Learning about analytic trigonometry can be tough. Once you feel you mastered one type of problem you get stumped on the next. This course is structured to not leave you behind in the dust. I start off each section with basic definitions and processes you will need to know moving through the course. I then present two types of videos to you for each skill. First is the overview video where I explain the concept as a whole like a typical lecture in a classroom. I then work through multiple examples showing you step by step how to complete different types of problems. We both know watching someone do math is not the best way to learn. You have to practice! Each section you are provided with multiple worksheets to practice your skills as well as the answer to check your answers. Revert back to videos if you get stuck and forget how to solve the problems. Once you feel you have a good grasp of your understanding it is time to take your quiz. There are multiple quizzes provided for each section. Take the quizzes as many times as you need to earn 100%. There is no pressure you are hear to learn. By taking this course you will not only gain a better understanding of analytic trigonometry but you will gain confidence to solve more problems on your own. That is why I created this course. I want students to no longer fear learning math or walking into their math class because they just don't understand. Everyone can learn math. Some it just takes a little longer, some just need a little boast and some need a course like I designed to guide them through the material. Heck once you complete this course, show your teacher! You deserve and A. I am here for you and by joining this course you are now one of my students just as important to me as the 140 students I teach in the classroom during the school year. So please keep in touch, let me know how I am doing and if there is anything extra I can provide to assist you with your learning of analytic trigonometry.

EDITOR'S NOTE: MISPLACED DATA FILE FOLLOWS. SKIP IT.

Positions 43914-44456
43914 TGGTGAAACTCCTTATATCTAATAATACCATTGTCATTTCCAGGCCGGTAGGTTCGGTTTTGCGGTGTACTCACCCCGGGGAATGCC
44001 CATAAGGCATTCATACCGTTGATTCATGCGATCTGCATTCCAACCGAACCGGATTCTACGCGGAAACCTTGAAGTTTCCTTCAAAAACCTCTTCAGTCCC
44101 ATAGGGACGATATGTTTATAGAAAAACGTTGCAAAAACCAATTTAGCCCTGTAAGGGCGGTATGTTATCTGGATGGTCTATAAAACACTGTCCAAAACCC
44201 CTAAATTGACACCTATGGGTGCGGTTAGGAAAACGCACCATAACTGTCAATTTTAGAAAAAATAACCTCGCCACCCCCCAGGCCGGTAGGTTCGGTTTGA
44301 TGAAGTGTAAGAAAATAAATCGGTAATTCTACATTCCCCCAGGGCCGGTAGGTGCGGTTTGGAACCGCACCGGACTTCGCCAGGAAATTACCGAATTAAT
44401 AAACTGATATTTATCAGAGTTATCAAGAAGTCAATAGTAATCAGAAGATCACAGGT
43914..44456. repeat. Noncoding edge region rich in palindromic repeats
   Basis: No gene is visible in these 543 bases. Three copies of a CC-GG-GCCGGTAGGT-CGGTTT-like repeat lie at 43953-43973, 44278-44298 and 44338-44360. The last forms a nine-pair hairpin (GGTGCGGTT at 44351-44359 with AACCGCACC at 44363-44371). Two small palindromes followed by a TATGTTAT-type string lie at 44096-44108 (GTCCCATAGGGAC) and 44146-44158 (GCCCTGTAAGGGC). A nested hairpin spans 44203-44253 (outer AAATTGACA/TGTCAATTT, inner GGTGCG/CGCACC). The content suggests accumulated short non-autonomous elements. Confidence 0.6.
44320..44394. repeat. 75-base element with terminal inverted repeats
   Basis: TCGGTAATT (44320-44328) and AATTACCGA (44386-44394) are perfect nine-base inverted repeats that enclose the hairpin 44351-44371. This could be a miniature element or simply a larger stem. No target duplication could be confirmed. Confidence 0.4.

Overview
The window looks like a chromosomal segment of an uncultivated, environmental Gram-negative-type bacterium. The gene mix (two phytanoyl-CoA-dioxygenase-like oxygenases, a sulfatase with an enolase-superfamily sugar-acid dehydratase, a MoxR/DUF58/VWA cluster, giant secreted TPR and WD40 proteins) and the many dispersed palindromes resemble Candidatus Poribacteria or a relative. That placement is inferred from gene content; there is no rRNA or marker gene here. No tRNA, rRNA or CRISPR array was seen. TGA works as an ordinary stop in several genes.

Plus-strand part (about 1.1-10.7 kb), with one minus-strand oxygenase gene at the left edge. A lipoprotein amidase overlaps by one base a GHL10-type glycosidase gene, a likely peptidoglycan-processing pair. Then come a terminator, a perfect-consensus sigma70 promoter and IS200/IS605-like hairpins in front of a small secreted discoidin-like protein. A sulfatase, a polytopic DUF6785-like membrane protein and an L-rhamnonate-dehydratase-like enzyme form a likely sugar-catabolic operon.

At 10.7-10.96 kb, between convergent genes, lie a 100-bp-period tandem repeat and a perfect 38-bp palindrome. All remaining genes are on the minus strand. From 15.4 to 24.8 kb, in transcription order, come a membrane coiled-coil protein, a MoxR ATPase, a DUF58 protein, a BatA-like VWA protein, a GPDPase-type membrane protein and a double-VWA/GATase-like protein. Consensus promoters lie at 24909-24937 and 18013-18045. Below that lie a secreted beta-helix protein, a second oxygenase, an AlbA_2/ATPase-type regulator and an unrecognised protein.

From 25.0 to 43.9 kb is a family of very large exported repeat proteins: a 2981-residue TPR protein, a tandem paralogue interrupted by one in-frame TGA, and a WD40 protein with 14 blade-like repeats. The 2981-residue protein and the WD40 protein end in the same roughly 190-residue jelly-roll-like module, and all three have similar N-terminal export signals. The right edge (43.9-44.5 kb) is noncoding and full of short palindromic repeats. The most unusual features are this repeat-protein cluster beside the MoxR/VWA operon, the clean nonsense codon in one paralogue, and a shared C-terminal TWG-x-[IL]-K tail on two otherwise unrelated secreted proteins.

Remember that the reciprocal of a number such as a is 1/a and the reciprocal of a number a/b is b/a. To prove the reciprocal identities apply the functions to the values on the unit circle to confirm that they are equal to one another.
The cofunction identities can best be understood by looking at the values of your trigonometric functions within the first quadrant. You will notice that the sine of 30 degrees has the same value as the cosine of 60 degrees. This is represented in the notation of the cofunction identity as 90-30 =60. This is the same for the remaining trigonometric functions.
Remember that the quotient identities mean division. Look at a right triangle and understand that the ratio of tangent is opposite over adjacent where if that right triangle is on the unit circle the opposite side is represented by y and the adjacent side is represented by x.
Look to prove the pythagorean identities by looking at a right triangle that is within the Unit circle. The two legs are represented by sine and cosine as the hypotenuse has a length of 1. Applying the Pythagorean theorem you can prove all three Pythagorean Identities.
A basic understanding of even and odd functions as well as the graphs of the three basic trigonometric graphs is helpful in understanding the even and odd identities. Like all even functions the graph of cosine is symmetrical about the y axis so the input value will not change the output value if it is positive or negative. Similar with odd functions and sine and tangent.
We will break down the process and thinking that will be needed when looking at an expression to rewrite the expression in the simplest of terms possible. There is usually many routes to take to simplify an expression so practice and a solid foundation of algebraic processes will be helpful when applying the identities to simplify the expression.
In this video you will learn how to write an expression as a single trigonometric function
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